DJ, musician, and cultural critic Jace Clayton recently wrote about the demise of a file and album sharing site called Oink (“Defending the Pig — Oink croaks“); Interpol came knocking, and Oink is now off air. Oink got into trouble for releasing and sharing material that was obviously in-copyright.
Oink had several distinguishing features including currency, high quality audio files, and carefully prepared, extensive descriptive information (metadata) on songs, artists, and albums.
Jace raises several issues noting (at a gross level) the similarities between pirate shops, music marketing portals, and libraries; the distinctions are not necessarily as clearly delineated as they might seem at first glance, as we move from a world of scarce analog resources (like books or records) to widely available, easily disseminated digital media. Transitioning between organizational categories also implies portentous passage from one rights regime to another.
The growing fuzziness across social sectors that provide market-based access to content, those that are historically withdrawn from commerce on behalf of the public good, and those seeking subsidiary gain through marketing and advertising is stressing our predefined conceptions of organizations and services.
The very extensive comments to Jace’s post are informative, providing diverse perspectives and examples of explicit marketing and release by musicians, and the difficulties of establishing new generation financial models that adequately remunerate artists, permit unnecessarily encumbered distribution, and actively encourage user enjoyment and education.
Jace lays out the issues:
More than anything else this year, music & software file-sharing site Oink changed the way I thought about the music industry & BitTorrent technology. I’d heard rumors of Oink for years but hadn’t seen the members-only site until early ’07. Oink was anal, Oink was comprehensive. The site administrators were fierce about quality — only high-quality files from original CD/vinyl rips could be posted. Many releases were even posted as FLAC (lossless) files. Oink allowed only entire releases, with complete tracklist information (uploading an incomplete album or a poorly labeled MP3 could get you kicked off). No bootlegs or concert recordings or unfinished pre-release mixes were permitted.
In many cases, I believe that downloading an album from Oink would be both faster (more on this in a bit) and give you more information about the CD than sites like iTunes.
Think about that … a free website, which gives fast downloads of music at equivalent or higher quality than the paid music sites. And this free site has an incredibly deep collection of both new and old releases, usually in a variety of file formats and bit-rates. It’s overwhelming! First thought: wow, Oink is an amazing library. Second thought: wow, I really need to start selling DJ Rupture t-shirts, CD sales will only continue to drop & I gotta make money somehow!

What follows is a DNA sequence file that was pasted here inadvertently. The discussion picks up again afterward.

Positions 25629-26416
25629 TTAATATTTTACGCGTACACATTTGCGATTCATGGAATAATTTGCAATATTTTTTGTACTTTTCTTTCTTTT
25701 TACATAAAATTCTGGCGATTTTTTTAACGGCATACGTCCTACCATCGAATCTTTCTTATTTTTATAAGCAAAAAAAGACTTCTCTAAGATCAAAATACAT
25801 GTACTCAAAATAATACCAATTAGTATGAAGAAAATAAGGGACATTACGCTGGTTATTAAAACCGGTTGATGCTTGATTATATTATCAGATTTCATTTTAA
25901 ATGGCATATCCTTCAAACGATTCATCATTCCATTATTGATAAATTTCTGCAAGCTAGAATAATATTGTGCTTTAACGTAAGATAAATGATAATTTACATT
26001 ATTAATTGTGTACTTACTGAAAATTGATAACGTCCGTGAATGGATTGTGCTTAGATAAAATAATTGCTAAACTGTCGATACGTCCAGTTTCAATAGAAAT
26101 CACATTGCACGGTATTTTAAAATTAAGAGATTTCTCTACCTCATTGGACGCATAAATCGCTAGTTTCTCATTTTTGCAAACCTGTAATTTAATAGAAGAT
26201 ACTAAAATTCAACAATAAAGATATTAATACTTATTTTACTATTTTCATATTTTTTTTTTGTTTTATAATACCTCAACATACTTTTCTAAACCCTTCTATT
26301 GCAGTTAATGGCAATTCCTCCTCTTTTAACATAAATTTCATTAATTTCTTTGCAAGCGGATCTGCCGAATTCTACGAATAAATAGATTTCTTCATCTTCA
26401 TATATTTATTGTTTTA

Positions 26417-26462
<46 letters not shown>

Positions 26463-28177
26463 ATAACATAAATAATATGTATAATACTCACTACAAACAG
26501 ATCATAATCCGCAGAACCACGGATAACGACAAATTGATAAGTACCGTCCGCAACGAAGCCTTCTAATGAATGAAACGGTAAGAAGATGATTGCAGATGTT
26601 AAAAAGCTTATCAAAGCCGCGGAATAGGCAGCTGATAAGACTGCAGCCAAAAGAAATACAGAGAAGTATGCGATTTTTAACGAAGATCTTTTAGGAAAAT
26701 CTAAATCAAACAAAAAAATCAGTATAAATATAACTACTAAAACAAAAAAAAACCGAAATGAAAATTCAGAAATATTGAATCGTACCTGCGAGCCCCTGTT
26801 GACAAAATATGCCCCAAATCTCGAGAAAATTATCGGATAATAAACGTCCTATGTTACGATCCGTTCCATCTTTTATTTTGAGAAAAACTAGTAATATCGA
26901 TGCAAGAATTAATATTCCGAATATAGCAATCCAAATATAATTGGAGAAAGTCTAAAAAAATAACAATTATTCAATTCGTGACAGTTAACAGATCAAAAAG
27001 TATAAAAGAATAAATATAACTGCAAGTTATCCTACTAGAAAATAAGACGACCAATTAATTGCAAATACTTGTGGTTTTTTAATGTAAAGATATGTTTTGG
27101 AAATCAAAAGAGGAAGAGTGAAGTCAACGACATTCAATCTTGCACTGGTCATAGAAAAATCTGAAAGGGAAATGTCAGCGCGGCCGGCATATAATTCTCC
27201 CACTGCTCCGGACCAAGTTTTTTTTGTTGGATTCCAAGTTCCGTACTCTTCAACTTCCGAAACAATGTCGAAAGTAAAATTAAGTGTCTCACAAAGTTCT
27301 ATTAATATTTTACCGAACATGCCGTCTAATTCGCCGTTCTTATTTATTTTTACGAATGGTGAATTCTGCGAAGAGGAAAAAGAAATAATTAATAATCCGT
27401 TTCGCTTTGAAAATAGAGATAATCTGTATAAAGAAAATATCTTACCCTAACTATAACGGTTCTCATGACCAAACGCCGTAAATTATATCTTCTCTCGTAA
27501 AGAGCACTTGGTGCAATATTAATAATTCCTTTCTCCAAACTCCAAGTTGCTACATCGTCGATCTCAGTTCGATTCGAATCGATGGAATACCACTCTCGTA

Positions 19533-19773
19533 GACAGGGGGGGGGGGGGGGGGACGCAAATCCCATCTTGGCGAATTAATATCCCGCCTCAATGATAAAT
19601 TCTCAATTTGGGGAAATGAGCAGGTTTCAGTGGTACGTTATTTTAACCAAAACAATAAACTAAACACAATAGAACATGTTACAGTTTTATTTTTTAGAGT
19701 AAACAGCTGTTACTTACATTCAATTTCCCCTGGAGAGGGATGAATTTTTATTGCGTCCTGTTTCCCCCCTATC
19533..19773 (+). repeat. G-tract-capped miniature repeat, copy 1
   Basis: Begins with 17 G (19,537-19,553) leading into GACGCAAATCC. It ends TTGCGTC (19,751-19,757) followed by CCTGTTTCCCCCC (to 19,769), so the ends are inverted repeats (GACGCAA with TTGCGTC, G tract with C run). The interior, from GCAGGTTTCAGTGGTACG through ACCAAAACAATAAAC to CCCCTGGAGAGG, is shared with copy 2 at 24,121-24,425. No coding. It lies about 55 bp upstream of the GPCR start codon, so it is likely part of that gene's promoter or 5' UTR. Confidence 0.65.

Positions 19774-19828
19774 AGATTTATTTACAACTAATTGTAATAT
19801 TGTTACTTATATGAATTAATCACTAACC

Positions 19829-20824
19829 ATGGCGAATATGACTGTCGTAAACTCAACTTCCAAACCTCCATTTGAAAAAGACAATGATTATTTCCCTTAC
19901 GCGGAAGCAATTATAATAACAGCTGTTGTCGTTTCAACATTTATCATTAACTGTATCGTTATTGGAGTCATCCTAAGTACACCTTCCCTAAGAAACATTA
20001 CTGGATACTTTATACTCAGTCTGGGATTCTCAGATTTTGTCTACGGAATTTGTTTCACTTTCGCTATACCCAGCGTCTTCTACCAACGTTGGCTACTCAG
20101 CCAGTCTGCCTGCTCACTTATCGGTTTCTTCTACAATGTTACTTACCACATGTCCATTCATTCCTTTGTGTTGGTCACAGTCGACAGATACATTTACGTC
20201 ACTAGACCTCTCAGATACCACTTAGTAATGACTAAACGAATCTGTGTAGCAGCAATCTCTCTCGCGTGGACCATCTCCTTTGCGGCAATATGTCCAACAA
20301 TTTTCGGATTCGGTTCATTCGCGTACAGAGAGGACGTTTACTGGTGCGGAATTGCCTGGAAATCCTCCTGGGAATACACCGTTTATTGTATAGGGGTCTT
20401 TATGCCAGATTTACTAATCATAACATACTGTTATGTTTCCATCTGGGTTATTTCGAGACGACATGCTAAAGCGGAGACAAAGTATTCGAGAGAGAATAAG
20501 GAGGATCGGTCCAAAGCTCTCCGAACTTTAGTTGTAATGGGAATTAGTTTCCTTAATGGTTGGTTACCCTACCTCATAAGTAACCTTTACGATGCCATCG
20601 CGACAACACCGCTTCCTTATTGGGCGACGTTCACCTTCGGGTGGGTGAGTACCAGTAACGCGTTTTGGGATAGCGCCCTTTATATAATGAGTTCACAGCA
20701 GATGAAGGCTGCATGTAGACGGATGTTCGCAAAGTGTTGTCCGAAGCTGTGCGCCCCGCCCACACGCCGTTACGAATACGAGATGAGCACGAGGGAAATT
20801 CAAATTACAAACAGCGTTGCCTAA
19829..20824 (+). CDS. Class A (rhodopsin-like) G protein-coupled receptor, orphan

My library metaphor for Oink makes more sense than economic analogies: for digital music & data, there’s lots of demand but no scarcity at all, which either requires that we rebuild an economic model not based on supply & demand, or start embracing commons analogies. I like living from my music but I also like libraries, the ideas behind libraries …
For fans, consideration of the music comes before questions of money and ownership – this is how it should be. Any system that doesn’t take that into account as a central fact is going to generate a lot of friction.
One of the most library-like things about Oink, Jace notes, is in the depth of its collection. Oink users were very active “crate-diggers” — craving the discovery and selection (curation) of rare material –making it more widely available, and more easily discoverable, while fostering a climate of pervasive contribution, quality, and sharing.
Watching Oink work helped me to understand the structural intelligence of BitTorrent architecture. Oink, like BitTorrent itself, became stronger & faster the more people used it – scalability writ large. Folks wanted to share – to maintain high share ratios. New releases were highly valued. But users kept older releases available as well (you never know when someone will want your Norwegian proto-deathmetal collection, so you keep your bandwidth open). Whether you call it distributed tape-sharing (to use an 80s term) or distributed piracy (to use a 90s industry term), Oink’s use of BitTorrent & careful quality control did it elegantly.
Based on these considerations, Jace returns to a conclusion that has been repeatedly drawn — this is a type of service that is highly desired by large numbers of users who are increasingly spending time online, and the technology is subject to a theoretically open-ended design curve of nearly limitless sophistication.
But Pandora’s Box has been opened. Remember when Napster croaked?
PiracyFile-sharing is so much easier now. The anal-retentive British site admins kept Oink organized. Bittorent architecture kept Oink efficient. Oink’s alleged 180,000 users won’t forget how useful it was. The next Oink will be sturdier & more multiple. The overall movement is towards more ways to share music & ideas with like-minded individuals on the internet.
The way I see it, this can only be a good thing for music fans. And what musician is not first a music fan?